18 audit. The issue is not whether OIT was in compliance with the policies and procedures current at the time of our audit. Rather, the issue is whether OIT s practices in managing PRE increments were sound. In our view, those project management practices were not effective. Management Comment: The CIO maintains that our findings do not take into account deployment variances caused by the highly customized business processes within the Veterans Health Administration. He also stated that the PMAS definition of success is functionality delivered into the production environment. The CIO said that project increments intentionally do not account for IOC time, as this time varies significantly among increments, depending on the given clinical environment. OIG Response: We recognize and appreciate the complexities associated with deploying incremental functionality within the Veterans Health Administration s varying clinical environments. However, we also believe that if healthcare IT project increments are suitably scoped, OIT should be able to complete development and deployment within the time frames required by PMAS. The PMAS Guide does not make exceptions for Veterans Health Administration initiatives based on their complexity. The CIO stated in the response to our first recommendation that OIT has modified PMAS Dashboard requirements, making it mandatory to track all periods of time within a project including deployment, testing, and IOC. The functionality for the PMAS Dashboard to track all periods of time within a project will be available after implementation in February We believe these corrective actions are steps in the right direction. Management Comment: The CIO asserted that our findings did not take into account that PMAS is an evolving set of policies, practices, and methodologies, which have progressed through lessons learned and best practices over the last 4 years. He stated that many of the OIG findings reflect lapses in data collection and reporting, which were present in previous iterations of PMAS. OIG Response: We agree with the CIO s position that PMAS has evolved considerably over the last 4 years. Our goal was to present a fair and unbiased assessment of PRE at the time of the audit. We objectively took into account changes in PMAS policies, practices, and methodologies over time. In our report we identified problems, but we also pointed out how OIT has taken positive steps to improve PMAS from its inception to its state at the time we completed our audit. There is still room for PMAS improvement and a need for VA to ensure PMAS controls are adequate to oversee VA s development of IT investments, budgeted at $570 million for FY 2012 and $519 million for FY VA Office of Inspector General 14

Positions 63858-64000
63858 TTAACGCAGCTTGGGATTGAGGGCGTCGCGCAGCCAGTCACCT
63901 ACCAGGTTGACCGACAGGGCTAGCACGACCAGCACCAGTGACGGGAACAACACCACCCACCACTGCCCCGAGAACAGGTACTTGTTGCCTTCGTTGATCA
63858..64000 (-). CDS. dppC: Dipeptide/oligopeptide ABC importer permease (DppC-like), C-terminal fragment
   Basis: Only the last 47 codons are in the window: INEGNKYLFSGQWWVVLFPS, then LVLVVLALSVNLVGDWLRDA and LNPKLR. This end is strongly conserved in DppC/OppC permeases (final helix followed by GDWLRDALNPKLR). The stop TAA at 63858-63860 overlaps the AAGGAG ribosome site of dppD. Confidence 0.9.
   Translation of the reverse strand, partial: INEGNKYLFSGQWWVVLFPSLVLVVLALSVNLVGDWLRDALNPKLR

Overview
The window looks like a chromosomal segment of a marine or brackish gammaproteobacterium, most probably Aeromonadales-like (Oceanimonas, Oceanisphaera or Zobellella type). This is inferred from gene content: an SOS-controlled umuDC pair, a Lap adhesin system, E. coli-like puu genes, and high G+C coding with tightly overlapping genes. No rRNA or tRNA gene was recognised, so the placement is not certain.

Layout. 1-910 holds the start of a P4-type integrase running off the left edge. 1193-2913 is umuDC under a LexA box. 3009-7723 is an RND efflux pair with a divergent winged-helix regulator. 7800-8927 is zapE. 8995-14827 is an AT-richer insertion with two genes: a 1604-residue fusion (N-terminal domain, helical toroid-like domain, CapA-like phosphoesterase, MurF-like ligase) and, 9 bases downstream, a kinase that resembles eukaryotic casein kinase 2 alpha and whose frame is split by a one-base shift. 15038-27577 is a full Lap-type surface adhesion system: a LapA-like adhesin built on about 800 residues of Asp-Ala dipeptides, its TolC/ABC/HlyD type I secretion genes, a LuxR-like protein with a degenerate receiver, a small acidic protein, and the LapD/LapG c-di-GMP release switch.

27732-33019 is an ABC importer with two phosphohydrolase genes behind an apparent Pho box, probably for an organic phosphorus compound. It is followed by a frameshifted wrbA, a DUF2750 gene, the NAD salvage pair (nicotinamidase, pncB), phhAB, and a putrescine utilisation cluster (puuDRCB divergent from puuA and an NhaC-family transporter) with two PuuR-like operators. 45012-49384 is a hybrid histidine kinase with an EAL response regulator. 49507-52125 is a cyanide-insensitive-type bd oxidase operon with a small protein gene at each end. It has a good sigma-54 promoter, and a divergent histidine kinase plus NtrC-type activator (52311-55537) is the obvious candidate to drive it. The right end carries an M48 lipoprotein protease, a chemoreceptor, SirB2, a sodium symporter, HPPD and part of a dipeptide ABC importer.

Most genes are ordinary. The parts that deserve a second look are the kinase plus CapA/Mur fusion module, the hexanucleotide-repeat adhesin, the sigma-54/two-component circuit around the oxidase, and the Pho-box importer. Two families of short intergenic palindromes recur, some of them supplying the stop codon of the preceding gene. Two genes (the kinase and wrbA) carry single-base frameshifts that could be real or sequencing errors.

19 Management Comment: Regarding PRE funding, the CIO asserted that our report does not take into account factors in place to prioritize IT development projects based on governance processes established across VA. OIG Response: We do not believe that the funding prioritization process is relevant to our report findings regarding PRE. At the time of our audit, VA had made a decision to transfer funding and all remaining Pharmacy Reengineering development to the iehr project starting in FY Our concern was that this was not a prudent decision in light of the uncertainty surrounding the iehr project at that time. The CIO s response to our last recommendation, outlining plans to move PRE forward as an independent project instead of as part of iehr, seems to be in line with our concern and may resolve the issue. VA Office of Inspector General 15